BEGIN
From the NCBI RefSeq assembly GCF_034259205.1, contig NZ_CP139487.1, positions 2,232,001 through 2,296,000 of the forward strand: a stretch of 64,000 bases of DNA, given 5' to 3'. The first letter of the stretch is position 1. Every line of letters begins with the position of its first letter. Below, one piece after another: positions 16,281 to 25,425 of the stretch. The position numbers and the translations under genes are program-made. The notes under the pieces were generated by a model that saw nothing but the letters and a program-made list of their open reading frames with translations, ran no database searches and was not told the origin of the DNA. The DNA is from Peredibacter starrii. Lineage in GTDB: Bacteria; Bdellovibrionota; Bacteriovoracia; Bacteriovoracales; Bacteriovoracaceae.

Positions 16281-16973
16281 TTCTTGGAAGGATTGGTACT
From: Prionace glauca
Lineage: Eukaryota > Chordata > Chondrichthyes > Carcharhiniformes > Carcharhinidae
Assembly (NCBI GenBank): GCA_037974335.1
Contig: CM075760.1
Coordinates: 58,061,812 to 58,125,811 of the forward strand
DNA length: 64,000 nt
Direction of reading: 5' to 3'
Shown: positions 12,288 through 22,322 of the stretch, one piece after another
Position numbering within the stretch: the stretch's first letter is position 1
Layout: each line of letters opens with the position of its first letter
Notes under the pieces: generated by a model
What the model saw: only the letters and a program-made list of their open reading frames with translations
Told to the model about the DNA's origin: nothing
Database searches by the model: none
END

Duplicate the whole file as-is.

From the NCBI RefSeq assembly GCF_034259205.1, contig NZ_CP139487.1, positions 2,232,001 through 2,296,000 of the forward strand: a stretch of 64,000 bases of DNA, given 5' to 3'. The first letter of the stretch is position 1. Every line of letters begins with the position of its first letter. Below, one piece after another: positions 16,281 to 25,425 of the stretch. The position numbers and the translations under genes are program-made. The notes under the pieces were generated by a model that saw nothing but the letters and a program-made list of their open reading frames with translations, ran no database searches and was not told the origin of the DNA. The DNA is from Peredibacter starrii. Lineage in GTDB: Bacteria; Bdellovibrionota; Bacteriovoracia; Bacteriovoracales; Bacteriovoracaceae.

Positions 16281-16973
16281 TTCTTGGAAGGATTGGTACT
From: Prionace glauca
Lineage: Eukaryota > Chordata > Chondrichthyes > Carcharhiniformes > Carcharhinidae
Assembly (NCBI GenBank): GCA_037974335.1
Contig: CM075760.1
Coordinates: 58,061,812 to 58,125,811 of the forward strand
DNA length: 64,000 nt
Direction of reading: 5' to 3'
Shown: positions 12,288 through 22,322 of the stretch, one piece after another
Position numbering within the stretch: the stretch's first letter is position 1
Layout: each line of letters opens with the position of its first letter
Notes under the pieces: generated by a model
What the model saw: only the letters and a program-made list of their open reading frames with translations
Told to the model about the DNA's origin: nothing
Database searches by the model: none